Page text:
Break-ins Shake Up Stamford Residents

By Tammy DanielsiBerkshires Staff
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State Police Lt. Reginald Trayah, left, and Staff Sgt. Andrew Hurley of the Bennington County Sheriff's Department talk crime in Stamford. Select Board member Helen Fields is at right.
STAMFORD, Vt. — Townspeople are demanding better communication after a number of daytime break-ins here and in Clarksburg, Mass.

A dozen or so residents of the bordering towns attended a special meeting of the Select Board on Monday to meet with law-enforcement officers and discuss preventative measures.

The most recent burglary in Stamford was at a residence on Mill Road from which jewelry, a laptop computer and several diabetic syringes were stolen on Wednesday, Oct. 28. Clarksburg homeowner Anthony Liporace said his house on Mountain View Drive was broken into on Saturday afternoon on Oct. 31; break-ins have also been reported on Henderson and Horrigan roads in Clarksburg.

The town has no police force or constable and depends on the state police from the Shaftsbury barracks, which covers a dozen rural towns, most on the other side of the mountain range that slices across Southern Vermont. The Bennington County Sheriff's Department is also headquartered 45 minutes away in Bennington but is contracted to cover Stamford for at least 20 hours a week. That will be expanded to 30 hours next month.

State Police Lt. Reginald Trayah, station commander of the Shaftsbury barracks, said there hasn't been a significant jump in property crime. Since May, Stamford has had four incidents (one in May; one a stolen ATV) and Readsboro has had five.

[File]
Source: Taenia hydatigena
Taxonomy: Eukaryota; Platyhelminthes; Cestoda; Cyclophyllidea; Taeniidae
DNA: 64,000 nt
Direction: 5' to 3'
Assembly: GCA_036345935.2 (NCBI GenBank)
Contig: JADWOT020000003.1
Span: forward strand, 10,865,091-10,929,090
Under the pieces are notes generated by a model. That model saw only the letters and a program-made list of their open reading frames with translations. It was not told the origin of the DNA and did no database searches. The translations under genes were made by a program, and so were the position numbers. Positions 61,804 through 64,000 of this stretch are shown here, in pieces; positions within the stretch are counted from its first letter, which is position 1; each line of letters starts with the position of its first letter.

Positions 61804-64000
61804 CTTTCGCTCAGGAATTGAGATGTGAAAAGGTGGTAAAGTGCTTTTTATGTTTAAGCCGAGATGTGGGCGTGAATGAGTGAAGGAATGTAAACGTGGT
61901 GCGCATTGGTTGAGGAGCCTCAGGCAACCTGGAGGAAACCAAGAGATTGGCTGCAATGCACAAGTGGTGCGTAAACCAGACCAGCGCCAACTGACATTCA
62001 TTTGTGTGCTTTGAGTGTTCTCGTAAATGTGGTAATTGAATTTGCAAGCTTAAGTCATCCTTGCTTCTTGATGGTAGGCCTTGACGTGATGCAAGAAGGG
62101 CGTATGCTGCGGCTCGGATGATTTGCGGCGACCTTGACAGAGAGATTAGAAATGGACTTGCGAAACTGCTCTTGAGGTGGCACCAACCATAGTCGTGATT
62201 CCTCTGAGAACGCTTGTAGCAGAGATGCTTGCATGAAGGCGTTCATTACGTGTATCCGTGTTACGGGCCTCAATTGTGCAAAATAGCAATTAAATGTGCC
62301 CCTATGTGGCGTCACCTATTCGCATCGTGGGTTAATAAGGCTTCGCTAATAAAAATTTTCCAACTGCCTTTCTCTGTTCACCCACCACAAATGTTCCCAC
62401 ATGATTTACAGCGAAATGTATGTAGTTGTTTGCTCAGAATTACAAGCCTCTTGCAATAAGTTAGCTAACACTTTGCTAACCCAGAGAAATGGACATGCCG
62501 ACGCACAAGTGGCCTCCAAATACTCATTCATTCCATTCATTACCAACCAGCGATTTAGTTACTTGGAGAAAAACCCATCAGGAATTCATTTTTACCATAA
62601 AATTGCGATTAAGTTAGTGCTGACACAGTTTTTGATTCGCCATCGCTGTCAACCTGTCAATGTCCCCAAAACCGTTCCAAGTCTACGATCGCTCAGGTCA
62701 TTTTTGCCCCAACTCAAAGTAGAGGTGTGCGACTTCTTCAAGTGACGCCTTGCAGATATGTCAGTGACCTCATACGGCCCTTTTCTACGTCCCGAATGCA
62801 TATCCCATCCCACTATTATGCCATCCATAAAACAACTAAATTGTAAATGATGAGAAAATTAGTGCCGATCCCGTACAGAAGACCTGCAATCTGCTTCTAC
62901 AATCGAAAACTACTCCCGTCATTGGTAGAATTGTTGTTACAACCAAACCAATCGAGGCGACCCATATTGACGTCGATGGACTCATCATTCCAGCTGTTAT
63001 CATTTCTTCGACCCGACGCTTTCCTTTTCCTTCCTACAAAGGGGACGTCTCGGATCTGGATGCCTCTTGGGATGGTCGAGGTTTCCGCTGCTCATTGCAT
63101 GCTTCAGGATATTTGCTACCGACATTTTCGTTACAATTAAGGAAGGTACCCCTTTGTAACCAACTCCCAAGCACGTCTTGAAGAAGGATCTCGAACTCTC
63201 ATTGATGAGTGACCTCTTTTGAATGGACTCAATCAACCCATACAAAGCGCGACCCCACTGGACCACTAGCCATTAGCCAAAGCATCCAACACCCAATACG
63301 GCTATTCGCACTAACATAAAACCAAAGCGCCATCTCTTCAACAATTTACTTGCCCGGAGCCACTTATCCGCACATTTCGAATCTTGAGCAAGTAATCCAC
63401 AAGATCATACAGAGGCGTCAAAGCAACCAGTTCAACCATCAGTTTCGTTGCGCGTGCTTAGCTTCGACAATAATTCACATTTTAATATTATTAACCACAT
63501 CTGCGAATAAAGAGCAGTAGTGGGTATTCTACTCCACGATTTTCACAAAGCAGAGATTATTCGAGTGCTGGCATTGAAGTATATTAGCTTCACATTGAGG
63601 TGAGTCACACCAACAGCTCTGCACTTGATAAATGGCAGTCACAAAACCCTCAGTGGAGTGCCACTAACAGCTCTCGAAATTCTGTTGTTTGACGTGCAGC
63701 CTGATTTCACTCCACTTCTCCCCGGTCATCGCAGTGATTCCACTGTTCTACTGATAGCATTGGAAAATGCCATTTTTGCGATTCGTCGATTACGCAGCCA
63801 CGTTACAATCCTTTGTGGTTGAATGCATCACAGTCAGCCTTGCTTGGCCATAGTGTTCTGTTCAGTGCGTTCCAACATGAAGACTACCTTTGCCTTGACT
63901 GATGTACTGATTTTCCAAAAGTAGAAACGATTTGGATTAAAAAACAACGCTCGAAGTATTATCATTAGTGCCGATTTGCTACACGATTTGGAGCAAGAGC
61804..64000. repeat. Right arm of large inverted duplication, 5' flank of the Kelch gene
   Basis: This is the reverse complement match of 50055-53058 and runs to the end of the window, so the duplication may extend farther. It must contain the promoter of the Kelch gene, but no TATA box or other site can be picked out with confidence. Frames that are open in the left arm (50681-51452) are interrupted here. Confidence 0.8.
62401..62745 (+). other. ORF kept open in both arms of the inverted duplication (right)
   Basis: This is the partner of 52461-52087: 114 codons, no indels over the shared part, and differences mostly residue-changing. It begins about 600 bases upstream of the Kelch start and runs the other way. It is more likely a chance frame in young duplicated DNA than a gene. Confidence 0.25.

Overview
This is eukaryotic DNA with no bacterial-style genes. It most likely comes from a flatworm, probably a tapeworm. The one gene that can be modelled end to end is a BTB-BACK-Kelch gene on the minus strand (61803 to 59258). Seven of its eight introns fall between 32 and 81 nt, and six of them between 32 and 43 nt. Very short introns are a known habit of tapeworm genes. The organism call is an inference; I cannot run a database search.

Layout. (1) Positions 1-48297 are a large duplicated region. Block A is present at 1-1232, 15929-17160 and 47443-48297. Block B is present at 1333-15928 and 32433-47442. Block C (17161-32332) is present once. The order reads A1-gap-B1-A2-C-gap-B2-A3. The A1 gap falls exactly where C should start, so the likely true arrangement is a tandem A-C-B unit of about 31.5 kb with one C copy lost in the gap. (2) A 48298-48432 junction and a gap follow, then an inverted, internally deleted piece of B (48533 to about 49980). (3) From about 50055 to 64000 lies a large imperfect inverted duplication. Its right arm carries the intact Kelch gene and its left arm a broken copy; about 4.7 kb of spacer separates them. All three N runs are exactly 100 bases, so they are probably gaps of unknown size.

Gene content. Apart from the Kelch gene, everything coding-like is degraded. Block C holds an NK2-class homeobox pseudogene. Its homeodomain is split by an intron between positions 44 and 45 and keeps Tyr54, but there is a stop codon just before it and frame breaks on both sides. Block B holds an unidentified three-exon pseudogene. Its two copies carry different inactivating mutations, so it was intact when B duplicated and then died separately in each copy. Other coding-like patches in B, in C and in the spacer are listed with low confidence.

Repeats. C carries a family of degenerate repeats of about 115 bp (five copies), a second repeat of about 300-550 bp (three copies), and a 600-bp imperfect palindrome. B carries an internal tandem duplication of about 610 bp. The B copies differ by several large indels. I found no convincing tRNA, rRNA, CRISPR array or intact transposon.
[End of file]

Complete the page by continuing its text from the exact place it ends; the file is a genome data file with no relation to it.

The link in the latest break-ins appears to be a young man in a black sweat shirt knocking on doors and claiming he's looking for a lost dog. He may be casing houses to see if the owners are home. Trayah said another tactic used by burglars is to call the home — and keep calling until no one answers.

"We did have an incident here where a gentleman knocked on a door and said he was looking for a lost dog," said Trayah. "Later on [the homeowner] saw the same young man walking down the road with a [sweat shirt] hood over his head. But the thing is we're finding out about this days after the fact."

Trayah described the burglaries as "snatch and grabs," but Liporace said the individual who'd rifled his home and also made off with jewelry and a laptop had taken his time searching through drawers and putting things back in the middle of the afternoon.

"These people have no fear of being caught or they're extremely desperate," he said. His fiancée had actually entered the house while the burglar was still inside and saw him scrambling out the front door. The man ran into a neighbor's yard and dropped a Halloween mask he was wearing.

Liporace said he learned later that a neighbor on nearby MacArthur Drive was working in the basement of his home earlier the same day when he heard knocking on the front door. When he got upstairs, he heard someone trying to get in the back door and opened it to find a young man in a black, hooded sweat shirt claiming he was looking for his dog.